In case you need to connect with other patients and families, join advocacy groups.

These organizations can provide support, information, and resources.

Many also have experts who serve as medical advisors or provide lists of doctors/clinics.

Visit the group’s website or contact them to learn about the services they offer on this rare genetic condition that affects children.

Some organizations that may be helpful include:

  1. American Hair Loss Association
  2. Children With Hair Loss
  3. National Organization for Rare- Alopecia Areata International
  4. Alopecia World (alopeciaworld.com)
  5. National Alopecia Areata Foundation (naaf.org)
  6. The American Hair Loss Council
  7. The American College of Medical Genetics and Genomics


As mentioned earlier, there are resources to assist anyone diagnosed with uncombable hair syndrome.

There is currently no cure for the condition, but researchers are working hard to learn more about it.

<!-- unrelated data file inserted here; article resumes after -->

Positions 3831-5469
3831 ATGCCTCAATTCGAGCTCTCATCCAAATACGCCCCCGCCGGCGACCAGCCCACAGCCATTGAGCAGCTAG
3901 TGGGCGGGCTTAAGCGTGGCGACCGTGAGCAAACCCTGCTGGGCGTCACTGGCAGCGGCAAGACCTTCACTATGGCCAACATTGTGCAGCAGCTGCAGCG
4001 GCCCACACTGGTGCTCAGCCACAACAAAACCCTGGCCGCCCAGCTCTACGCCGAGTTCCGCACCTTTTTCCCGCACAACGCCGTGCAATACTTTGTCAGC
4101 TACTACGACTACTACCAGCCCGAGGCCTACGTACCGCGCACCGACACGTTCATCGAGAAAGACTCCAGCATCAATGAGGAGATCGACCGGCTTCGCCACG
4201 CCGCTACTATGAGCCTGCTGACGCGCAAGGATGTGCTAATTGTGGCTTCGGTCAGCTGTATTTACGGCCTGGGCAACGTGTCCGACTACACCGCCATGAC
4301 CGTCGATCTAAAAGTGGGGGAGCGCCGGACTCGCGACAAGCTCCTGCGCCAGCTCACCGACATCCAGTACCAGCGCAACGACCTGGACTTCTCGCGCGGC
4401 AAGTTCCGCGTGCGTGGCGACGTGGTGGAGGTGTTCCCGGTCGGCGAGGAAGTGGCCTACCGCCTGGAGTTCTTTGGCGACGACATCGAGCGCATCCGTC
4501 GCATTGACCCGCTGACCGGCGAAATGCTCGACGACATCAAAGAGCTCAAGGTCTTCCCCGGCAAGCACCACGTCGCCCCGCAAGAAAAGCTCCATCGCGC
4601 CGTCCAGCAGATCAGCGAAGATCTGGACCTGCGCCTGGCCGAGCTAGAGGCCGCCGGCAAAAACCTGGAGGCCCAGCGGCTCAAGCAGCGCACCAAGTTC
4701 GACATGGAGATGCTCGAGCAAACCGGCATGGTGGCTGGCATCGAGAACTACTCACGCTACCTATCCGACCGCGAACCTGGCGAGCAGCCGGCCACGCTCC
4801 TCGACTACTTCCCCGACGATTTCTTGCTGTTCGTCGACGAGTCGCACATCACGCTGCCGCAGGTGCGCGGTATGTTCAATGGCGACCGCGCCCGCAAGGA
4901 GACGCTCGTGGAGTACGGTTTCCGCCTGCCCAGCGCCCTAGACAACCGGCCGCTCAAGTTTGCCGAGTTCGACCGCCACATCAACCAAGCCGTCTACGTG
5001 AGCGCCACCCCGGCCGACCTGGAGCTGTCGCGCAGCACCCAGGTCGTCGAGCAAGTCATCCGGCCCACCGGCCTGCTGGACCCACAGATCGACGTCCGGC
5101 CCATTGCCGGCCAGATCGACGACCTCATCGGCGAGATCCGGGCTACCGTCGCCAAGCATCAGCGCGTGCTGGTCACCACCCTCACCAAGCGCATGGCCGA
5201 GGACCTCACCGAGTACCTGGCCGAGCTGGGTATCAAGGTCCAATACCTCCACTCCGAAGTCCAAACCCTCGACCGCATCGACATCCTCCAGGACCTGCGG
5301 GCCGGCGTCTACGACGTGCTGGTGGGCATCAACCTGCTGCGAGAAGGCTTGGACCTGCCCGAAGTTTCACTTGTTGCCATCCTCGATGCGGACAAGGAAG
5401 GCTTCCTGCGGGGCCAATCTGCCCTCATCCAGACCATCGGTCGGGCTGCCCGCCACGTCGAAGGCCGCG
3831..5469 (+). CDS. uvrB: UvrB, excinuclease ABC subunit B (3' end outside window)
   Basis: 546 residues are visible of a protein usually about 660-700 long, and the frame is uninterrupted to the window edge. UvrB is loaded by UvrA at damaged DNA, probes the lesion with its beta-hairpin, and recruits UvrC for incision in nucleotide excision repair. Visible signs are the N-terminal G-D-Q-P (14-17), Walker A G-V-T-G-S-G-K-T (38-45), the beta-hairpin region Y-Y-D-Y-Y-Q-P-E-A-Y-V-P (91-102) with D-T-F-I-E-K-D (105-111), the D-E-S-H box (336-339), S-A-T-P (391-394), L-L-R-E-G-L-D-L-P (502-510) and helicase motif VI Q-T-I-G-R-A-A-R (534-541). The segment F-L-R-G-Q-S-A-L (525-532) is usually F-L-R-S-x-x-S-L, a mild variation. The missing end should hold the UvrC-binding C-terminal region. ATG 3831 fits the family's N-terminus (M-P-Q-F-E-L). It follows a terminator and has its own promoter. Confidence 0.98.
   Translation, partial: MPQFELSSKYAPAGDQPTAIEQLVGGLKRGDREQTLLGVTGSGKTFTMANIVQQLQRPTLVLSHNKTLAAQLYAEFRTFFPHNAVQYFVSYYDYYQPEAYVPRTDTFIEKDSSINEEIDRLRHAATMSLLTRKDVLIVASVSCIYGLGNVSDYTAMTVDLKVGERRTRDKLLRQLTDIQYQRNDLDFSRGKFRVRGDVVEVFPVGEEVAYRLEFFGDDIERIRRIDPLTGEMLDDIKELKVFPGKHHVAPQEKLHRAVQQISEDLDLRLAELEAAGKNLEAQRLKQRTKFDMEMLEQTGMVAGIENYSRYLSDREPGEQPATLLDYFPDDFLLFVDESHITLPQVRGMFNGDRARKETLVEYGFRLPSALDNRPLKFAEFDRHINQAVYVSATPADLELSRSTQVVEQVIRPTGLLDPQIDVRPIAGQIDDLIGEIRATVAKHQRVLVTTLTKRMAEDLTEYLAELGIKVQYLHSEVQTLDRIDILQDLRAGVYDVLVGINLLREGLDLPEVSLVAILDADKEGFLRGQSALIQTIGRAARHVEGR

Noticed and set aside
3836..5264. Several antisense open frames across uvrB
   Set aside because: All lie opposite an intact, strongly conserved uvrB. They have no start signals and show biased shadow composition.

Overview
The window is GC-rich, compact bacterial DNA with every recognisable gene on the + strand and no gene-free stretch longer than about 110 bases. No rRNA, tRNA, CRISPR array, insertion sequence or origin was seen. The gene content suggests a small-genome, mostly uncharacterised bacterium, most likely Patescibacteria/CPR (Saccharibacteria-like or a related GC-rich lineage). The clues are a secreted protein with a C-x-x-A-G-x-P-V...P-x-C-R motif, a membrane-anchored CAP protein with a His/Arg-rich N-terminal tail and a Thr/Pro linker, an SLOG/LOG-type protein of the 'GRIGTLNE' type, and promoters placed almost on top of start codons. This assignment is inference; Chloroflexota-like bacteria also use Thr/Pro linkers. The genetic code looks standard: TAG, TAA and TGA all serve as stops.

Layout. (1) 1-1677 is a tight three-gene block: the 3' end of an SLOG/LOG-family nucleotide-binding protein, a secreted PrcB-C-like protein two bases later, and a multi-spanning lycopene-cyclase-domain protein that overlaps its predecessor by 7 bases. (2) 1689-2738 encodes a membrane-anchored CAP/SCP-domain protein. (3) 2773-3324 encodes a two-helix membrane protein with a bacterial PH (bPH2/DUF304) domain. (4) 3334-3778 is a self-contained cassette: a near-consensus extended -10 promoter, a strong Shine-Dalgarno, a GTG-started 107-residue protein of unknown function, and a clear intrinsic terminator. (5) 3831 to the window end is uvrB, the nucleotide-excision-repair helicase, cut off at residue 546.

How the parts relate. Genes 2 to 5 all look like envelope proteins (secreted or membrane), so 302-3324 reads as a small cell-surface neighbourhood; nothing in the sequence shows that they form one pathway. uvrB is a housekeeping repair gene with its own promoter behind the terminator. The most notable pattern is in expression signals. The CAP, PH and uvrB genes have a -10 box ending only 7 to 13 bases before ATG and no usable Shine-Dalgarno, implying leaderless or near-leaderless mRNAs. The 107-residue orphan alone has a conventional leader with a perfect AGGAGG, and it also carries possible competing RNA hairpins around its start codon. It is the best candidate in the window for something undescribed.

In most cases, the condition resolves on its own when you reach adolescence.

Nonetheless, in some cases, uncombable hair syndrome is part of a more serious syndrome.

The prognosis for this depends on the signs and symptoms present in the person.

People with uncombable hair syndrome should consult a doctor to discuss the best way to manage their symptoms.

There are many national and international organizations that can provide support, information, and resources.

Visit their website or contact them to learn about the services they offer.

If you find this article useful, please share it to raise awareness.


Disclosure: Just a heads up: My articles may include affiliate links! If you buy something after clicking one of those links, you will not pay any extra money, but I will get a small commission. Many thanks for your support!

Disclaimer: We do not recommend or encourage you to use any of these statements as a substitute for professional medical advice, diagnosis, or treatment. They are for educational purposes only. The FDA has not conducted any studies on them. If you have a medical concern, see your doctor immediately.